I think the first thing is, you walk into the role and of course, everyone is waiting for you to cast a position, to show a direction. Of course, that’s extremely important for a leader to be able to paint a rich picture of what it is you want to achieve to be able to be clear on the vision and somewhat flexible on the strategy to get there in the first instance. It’s difficult if you don’t have all the pieces of the puzzle to be able to bring that vision together. That leaves you to say, you’ve got to be prepared to be vulnerable. To be able to stand up to say, I don’t have all the answers. The natural answer is not to say that, to do the opposite and say, I’ve been given this job because I was the best and brightest. I was the chosen one for this role. I automatically have to come with all the answers, and I have to start to hand those answers out to everybody in the organization, so they can act on them. When in fact to play it against yourself, one of the great opportunities is to say, I come with great ideas, I come with ambition for us as an organization, but I don’t necessarily come with all of the answers.
In fact, I will admit in some areas I don’t have a natural strength in some of the things I may need to come to all of the answers. That’s okay. By purely demonstrating that, you’re also making it okay for other leaders in your group to say the same thing, which then allows them to contribute to each other. It creates a permission, if you like, a visible permission that they can actually interact and help each other on those strengths and weaknesses to come to a better solution and work more effectively as a team. Also, accepting the fact that when you come into these roles, there’s never clarity. I think this was the other thing that a lot of people feel that from day one, you have to have clarity over all of the elements.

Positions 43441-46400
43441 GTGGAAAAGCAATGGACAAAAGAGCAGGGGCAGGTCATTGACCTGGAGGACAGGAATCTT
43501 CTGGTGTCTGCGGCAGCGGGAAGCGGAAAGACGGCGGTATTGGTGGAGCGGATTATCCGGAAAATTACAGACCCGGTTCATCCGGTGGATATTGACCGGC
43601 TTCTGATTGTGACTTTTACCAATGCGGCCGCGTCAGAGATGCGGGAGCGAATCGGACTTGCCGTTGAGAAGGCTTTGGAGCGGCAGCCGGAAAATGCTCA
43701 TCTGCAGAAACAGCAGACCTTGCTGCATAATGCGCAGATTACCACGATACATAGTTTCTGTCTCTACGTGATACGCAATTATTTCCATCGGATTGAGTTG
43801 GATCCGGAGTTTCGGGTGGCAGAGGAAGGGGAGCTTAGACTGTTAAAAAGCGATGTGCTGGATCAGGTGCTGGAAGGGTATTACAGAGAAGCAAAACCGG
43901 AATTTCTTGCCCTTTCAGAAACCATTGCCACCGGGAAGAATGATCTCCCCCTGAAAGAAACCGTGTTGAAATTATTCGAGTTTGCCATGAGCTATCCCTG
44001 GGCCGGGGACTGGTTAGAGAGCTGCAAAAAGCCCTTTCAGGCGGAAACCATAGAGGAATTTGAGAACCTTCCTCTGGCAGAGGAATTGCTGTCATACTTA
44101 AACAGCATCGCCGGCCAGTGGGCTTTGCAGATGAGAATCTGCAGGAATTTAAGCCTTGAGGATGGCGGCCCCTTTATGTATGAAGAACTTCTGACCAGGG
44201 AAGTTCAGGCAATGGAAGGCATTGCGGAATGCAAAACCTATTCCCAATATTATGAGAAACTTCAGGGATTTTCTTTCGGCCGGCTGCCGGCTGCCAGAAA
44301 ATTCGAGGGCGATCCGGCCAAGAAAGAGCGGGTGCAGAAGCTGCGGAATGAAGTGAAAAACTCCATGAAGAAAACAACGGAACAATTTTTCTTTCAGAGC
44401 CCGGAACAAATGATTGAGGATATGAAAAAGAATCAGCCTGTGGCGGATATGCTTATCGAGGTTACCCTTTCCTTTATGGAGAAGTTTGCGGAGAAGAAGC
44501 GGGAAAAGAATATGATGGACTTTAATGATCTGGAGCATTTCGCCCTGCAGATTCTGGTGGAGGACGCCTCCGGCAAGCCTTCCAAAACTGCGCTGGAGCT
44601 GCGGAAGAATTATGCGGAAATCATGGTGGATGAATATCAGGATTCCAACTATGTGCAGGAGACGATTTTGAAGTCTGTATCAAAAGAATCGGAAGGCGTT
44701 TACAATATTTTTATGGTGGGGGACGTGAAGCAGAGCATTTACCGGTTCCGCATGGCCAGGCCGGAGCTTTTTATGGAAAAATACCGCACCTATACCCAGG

The truth is, you rarely if ever have absolute clarity over everything. Ambiguity is a feature of dealing with leadership challenges and if you look at today for example, where we are with Covid-19 today, the world is full of ambiguity. Now, if you’ve stepped into a leadership role accepting that ambiguity is going to be part of your way of leading. You realize that we’re going to be in complexity and that’s how we’re going to have to live and work and compete. You’re okay with not having all the answers to that ambiguity, but you’re willing to hear perspectives on it to come to some conclusions based on whatever assumptions you all agree make sense, then you’re likely to move ahead as a leadership group with much greater solidarity and much greater trust in one another. Also, a level of comfort that there may be failure involved in that but that’s okay because you’ve accepted ambiguity as just a part of leadership.
I’m thinking in the context of the way difficulty can arise in quite predictable patterns in crises, in failure. How do you look at the role of failure as a vehicle for learning and leadership development?
I can think in practical terms of my experience of moving into a totally different culture and moving to India. Working in an environment where I never even visited the country and now, I was leading a team across multiple markets across South Asia. Needing to make some urgent decisions and trying to garner as much information as I could in a short space of time to make them. Then realizing my push to get those through and make some of those changes in the organization, some of the changes in our product positioning and profile actually went against some of the cultural norms that were going to make that successful. I simply hadn’t done enough due diligence or understood it well enough or listened long enough because I made my decision.
On the one hand, I felt great about the fact, I’d made a fast decision and there was concrete action and of course, you feel like you’ve got to make an impression when you come into a leadership role. On the other hand, I really hadn’t spent the time to listen, to understand why these products were not going to work and why the way we were going to market was going to fail and it would be a challenge then to how we’d recover from that. That moment, that pivotal moment of realizing that actually I hadn’t spent the time to listen to my time. I hadn’t spent the time to understand what I didn’t understand about the market. It was a key opportunity for me to stand up and say, you didn’t fail me, I failed you. I made the mistake. I didn’t listen.